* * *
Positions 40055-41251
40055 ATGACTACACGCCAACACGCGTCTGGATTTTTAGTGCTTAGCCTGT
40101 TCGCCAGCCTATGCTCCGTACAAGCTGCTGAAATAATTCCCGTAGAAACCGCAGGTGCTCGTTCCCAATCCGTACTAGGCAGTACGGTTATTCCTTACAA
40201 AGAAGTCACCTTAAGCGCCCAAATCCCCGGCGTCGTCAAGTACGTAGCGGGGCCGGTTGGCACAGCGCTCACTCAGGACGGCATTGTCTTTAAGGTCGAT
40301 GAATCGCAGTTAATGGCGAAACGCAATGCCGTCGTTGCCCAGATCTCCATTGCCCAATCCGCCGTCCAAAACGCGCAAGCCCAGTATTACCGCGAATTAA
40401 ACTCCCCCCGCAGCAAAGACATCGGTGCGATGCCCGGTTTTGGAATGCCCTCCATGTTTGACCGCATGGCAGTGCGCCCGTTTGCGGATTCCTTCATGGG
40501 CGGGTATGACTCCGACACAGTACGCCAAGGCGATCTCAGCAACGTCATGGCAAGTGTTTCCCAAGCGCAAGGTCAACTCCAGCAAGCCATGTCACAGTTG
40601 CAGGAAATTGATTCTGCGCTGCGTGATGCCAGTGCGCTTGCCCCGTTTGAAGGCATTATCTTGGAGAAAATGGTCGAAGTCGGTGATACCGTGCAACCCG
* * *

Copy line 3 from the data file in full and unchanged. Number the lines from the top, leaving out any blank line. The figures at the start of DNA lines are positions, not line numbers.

40101 TCGCCAGCCTATGCTCCGTACAAGCTGCTGAAATAATTCCCGTAGAAACCGCAGGTGCTCGTTCCCAATCCGTACTAGGCAGTACGGTTATTCCTTACAA